Modern Debt Culture

Wednesday, November 26, 2008

The AP recently reported that American consumers are increasingly moving away from credit cards and using cash and debit cards instead. Margaret Atwood talks about the evolution of our modern debt culture. Her new book is Payback.

Weigh in: How has the financial crunch affected your own spending habits? Are you using your credit cards more or less often?


Margaret Atwood

Comments [5]

Tami from New Jersey

Jews didn't become money-lenders only because Christians weren't allowed to. It was because they were barred from practically every other industry in Europe. They were not allowed to own land. They were not allowed to join professional guilds (therefore not allowed to be professionals). The ONLY opportunity for them to earn an income was money-lending. And a sorry income it was. It reinforced the already strong anti-Semitism and made Jews and easy scapegoat for all evils.

Nov. 26 2008 12:58 PM
Siouxie from Brooklyn

Credit cards are not an option, having defaulted on two Citibank accounts, due to periods of unemployment.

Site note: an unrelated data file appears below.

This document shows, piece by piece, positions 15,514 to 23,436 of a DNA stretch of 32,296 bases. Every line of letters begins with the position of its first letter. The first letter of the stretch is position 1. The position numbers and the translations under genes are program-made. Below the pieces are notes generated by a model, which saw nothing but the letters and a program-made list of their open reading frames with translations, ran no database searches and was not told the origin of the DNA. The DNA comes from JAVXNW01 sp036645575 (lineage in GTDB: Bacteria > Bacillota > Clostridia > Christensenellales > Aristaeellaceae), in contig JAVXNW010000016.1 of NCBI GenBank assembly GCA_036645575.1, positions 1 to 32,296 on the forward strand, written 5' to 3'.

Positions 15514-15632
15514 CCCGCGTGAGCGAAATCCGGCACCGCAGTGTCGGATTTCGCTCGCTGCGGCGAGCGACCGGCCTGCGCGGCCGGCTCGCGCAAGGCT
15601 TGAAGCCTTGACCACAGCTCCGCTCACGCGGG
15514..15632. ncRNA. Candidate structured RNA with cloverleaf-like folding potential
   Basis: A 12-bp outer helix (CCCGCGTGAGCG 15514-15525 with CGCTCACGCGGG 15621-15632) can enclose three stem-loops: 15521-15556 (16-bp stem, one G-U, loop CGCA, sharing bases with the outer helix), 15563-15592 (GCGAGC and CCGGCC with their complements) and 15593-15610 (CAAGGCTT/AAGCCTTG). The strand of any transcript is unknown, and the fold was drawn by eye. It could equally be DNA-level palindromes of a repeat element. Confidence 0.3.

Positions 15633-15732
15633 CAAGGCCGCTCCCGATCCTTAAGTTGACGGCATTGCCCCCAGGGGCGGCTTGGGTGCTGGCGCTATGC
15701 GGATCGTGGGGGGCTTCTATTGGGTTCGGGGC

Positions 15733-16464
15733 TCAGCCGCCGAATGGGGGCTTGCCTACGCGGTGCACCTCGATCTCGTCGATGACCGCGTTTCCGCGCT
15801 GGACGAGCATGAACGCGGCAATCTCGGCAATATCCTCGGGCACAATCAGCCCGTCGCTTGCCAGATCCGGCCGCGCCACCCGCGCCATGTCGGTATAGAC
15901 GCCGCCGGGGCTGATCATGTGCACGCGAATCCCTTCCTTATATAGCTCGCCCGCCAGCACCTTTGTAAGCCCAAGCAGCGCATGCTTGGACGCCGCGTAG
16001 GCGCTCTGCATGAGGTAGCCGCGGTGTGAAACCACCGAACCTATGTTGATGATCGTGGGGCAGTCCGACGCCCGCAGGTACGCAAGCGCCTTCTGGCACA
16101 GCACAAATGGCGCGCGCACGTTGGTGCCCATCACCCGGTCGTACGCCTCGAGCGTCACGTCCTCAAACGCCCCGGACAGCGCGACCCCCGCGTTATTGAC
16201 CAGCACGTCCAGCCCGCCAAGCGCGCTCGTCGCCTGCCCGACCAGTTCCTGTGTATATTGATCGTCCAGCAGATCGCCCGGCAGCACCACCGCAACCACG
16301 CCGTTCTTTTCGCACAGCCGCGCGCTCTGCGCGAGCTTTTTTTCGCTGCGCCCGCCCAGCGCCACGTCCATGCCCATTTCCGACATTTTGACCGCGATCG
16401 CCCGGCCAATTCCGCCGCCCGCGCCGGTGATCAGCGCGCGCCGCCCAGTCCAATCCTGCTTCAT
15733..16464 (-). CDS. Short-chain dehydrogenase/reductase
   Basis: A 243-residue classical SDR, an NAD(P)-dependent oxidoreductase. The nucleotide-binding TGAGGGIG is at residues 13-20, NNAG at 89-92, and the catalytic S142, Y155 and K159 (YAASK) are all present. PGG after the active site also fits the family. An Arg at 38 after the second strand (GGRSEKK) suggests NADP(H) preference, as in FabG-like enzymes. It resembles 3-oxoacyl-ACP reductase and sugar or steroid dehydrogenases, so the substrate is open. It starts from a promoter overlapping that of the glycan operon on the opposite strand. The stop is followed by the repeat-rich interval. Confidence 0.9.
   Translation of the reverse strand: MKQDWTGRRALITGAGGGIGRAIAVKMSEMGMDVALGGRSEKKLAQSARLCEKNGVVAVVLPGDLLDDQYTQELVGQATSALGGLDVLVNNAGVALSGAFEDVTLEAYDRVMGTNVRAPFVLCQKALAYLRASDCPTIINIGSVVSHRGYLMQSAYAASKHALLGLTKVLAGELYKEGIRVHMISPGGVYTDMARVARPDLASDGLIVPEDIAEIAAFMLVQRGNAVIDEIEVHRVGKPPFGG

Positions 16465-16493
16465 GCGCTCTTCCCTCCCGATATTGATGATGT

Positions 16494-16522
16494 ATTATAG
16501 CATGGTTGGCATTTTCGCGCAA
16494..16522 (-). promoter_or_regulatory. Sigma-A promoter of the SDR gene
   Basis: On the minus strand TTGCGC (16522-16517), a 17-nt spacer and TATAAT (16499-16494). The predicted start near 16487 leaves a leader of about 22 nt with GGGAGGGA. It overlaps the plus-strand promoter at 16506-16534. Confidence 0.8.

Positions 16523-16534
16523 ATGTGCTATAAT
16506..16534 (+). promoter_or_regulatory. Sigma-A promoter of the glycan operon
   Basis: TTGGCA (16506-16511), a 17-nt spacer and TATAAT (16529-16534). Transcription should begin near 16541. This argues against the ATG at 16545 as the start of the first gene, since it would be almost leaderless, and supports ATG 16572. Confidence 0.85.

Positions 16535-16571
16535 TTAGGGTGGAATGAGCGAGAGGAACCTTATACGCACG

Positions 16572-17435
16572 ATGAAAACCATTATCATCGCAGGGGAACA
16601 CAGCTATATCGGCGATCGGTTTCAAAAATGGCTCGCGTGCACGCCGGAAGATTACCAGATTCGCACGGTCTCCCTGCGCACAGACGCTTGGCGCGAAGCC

I spend my money on two things: subway travel and food.

Poverty simplifies your life.

Nov. 26 2008 12:45 PM
Gary from UWS

I think Australia should converted back to a debtors prison, and we should ship all the corporate greedsters and government incompetents there for life.

Nov. 26 2008 12:40 PM
Harvey W. from Yorktown Heights, NY

I use a credit card to pay for evrything including food, fuel, cell phone, etc. and make the one payment a month when the bill comes in. In this economy, its best to take advantage of the "Reward" points offered by the credit card companies.
Of course you have to be disciplined enough to make a full payment in order to avoid the interest charges which can be enormous.
Right now I have over 60,000 points which amounts to $600 in merchandise, gas or gift cards.

Nov. 26 2008 12:30 PM
Denise from NY

Do we really need credit for anything other than big-ticket items like a mortgage, car, or to start a business? When I used credit cards, I wound up paying $100 for a $50 item due to interest, fees, and my own mismangement. Since I stopped using credit cards a few years ago, I have less anxiety. Also, I do not feel deprived; since I am not losing my money to interest and fees, and have more (guilt-free)money to spend on my needs and wants. How can one enjoy a handbag or electronic gizmo that they are continuing to pay for long after they tire of the item?

Nov. 26 2008 09:52 AM

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